Wednesday, March 06, 2013

6-Mar-13: In Sinai, it's mainly the Egyptian law enforcement services that prevent terrorists from entirely taking over... and now they're on strike

The Israel/Egypt border fence [Image Source: Wikimedia]
Israel's border with Egypt [Project Sand Timeris long (266 kilometers), and has enormous strageic importance given what happens on the far side. Though demarcated by a new steel fence, it constitutes a major headache for those charged with keeping Israel safe and secure.

The part-constructed fence already secures part of the border, but (a) it will be months before it is completed; (b) there is already at least one tunnel that brings 'smugglers' under it - see this Arab news report from yesterday; and (c) fences are of modest value against attacks by rocket-equipped terrorists.

We have written numerous times about the growing lawlessness of Egyptian Sinai and the danger of having the terrorists essentially in control is a huge one. See for instance 5-Jan-13: The headaches from Sinai grow in intensity; 12-Jan-13: In Sinai, they keep saying "nothing can be done except to take cover"; 30-Oct-12: Egypt's Sinai problem and ours; 8-Sep-12: Ongoing riddles in Sinai; among many others.

Now the Egyptian police, who do whatever it is they do down there, are on strike.
Egyptian police protest in Sinai, Cairo demanding weapons  Ahram Online , Tuesday 5 Mar 2013  | Dozens of police officers across different directorates in Sinai are on strike for the second day in a row. This includes officers in the directorates of Tour Sinai, Ras Sidr, Taba and Saint Catherine. Security personnel are protesting against what they describe as "inhumane and degrading" working conditions. They also demand that low-ranking officers and employees be armed so that they can defend themselves from the recurring dangers they are exposed to while on duty. The officers claim that their lives are in danger as ministry leaders refuse to allow them access to weapons, urging them to maintain self-restraint. They also demand to be awarded excellence bonuses on a regular basis. The officers said that they would be suspending work until their demands are fulfilled. In Cairo, dozens of police officers from the Old Cairo Police Directorate blocked off Salah Salem Street, a major thoroughfare leading to Cairo International Airport, early on Tuesday, bringing traffic flow to a complete halt. The officers were angry at the death of a fellow officer who died in the line of duty as he attempted to stop a bank robbery. They are demanding more access to live ammunition to defend themselves. Security forces managed to coax protesting officers into reopening the road to traffic.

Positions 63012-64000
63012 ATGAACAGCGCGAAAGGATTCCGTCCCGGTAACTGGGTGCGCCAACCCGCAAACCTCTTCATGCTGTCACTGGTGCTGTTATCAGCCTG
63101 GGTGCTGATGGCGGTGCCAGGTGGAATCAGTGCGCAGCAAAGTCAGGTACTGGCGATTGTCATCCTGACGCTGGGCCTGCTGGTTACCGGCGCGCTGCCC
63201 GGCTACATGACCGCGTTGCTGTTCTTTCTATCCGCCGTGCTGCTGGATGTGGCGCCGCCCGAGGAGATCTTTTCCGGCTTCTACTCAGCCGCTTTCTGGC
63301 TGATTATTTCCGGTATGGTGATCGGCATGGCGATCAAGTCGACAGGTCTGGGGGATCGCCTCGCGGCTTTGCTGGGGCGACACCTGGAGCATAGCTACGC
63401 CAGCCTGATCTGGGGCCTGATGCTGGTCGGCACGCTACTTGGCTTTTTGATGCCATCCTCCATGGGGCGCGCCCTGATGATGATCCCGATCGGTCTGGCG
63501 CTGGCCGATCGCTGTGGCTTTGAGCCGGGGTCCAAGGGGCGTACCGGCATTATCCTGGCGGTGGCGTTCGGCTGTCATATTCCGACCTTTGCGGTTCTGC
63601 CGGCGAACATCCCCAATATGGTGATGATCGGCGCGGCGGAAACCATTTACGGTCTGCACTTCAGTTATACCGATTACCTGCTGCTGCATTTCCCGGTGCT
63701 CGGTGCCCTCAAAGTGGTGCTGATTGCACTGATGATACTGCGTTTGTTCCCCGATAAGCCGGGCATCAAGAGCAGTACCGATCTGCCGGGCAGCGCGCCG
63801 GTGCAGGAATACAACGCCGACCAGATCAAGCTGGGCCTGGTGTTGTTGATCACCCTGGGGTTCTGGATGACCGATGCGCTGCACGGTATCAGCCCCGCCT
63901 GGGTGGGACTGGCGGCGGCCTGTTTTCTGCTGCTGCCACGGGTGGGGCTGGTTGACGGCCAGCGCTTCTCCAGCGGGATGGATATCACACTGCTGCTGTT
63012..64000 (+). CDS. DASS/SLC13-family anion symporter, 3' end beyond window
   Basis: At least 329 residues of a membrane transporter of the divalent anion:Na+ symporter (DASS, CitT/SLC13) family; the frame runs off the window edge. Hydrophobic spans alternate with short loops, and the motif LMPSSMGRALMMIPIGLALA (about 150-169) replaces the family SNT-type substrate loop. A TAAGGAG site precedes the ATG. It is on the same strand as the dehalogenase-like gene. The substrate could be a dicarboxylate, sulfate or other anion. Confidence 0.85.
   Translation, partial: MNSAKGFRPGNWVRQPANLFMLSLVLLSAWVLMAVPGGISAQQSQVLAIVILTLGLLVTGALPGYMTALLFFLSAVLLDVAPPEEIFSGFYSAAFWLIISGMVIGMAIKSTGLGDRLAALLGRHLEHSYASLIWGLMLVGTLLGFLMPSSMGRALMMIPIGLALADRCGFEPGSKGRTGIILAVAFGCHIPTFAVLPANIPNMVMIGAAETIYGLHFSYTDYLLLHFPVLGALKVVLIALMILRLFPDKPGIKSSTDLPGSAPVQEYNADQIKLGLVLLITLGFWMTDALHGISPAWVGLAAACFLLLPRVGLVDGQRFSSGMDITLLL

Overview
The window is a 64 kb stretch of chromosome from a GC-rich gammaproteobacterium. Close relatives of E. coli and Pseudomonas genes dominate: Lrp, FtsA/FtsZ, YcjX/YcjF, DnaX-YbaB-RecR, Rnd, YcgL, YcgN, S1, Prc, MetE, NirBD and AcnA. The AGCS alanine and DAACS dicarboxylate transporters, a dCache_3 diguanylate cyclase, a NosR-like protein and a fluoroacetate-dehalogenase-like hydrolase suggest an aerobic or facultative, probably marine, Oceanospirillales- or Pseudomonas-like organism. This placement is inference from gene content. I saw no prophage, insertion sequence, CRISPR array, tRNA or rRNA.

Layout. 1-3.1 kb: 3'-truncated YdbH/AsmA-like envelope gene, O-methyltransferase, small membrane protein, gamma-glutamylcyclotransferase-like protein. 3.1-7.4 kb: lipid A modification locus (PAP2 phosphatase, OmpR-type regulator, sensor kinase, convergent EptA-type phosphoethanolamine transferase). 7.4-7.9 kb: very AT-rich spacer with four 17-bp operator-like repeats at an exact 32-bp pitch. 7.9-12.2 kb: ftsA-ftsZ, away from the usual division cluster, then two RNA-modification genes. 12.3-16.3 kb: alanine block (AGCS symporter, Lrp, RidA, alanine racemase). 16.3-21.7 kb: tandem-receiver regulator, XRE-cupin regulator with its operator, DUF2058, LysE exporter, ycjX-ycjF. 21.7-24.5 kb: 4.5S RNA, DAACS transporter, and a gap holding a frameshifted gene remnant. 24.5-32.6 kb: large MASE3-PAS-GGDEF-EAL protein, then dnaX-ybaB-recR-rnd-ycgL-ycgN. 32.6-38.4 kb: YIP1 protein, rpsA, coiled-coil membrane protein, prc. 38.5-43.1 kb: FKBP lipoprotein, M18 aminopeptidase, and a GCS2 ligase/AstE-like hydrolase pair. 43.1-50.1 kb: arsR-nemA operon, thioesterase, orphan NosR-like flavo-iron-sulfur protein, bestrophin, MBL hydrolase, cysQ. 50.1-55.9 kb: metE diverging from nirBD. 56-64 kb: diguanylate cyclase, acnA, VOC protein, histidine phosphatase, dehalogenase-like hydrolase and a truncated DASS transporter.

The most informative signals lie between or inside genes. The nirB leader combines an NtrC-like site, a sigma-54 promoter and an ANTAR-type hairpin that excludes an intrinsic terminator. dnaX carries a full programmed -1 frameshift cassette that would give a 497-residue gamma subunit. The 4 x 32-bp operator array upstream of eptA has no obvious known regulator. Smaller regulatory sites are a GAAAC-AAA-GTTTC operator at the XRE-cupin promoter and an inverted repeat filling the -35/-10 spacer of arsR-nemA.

This is not likely to produce a good result.

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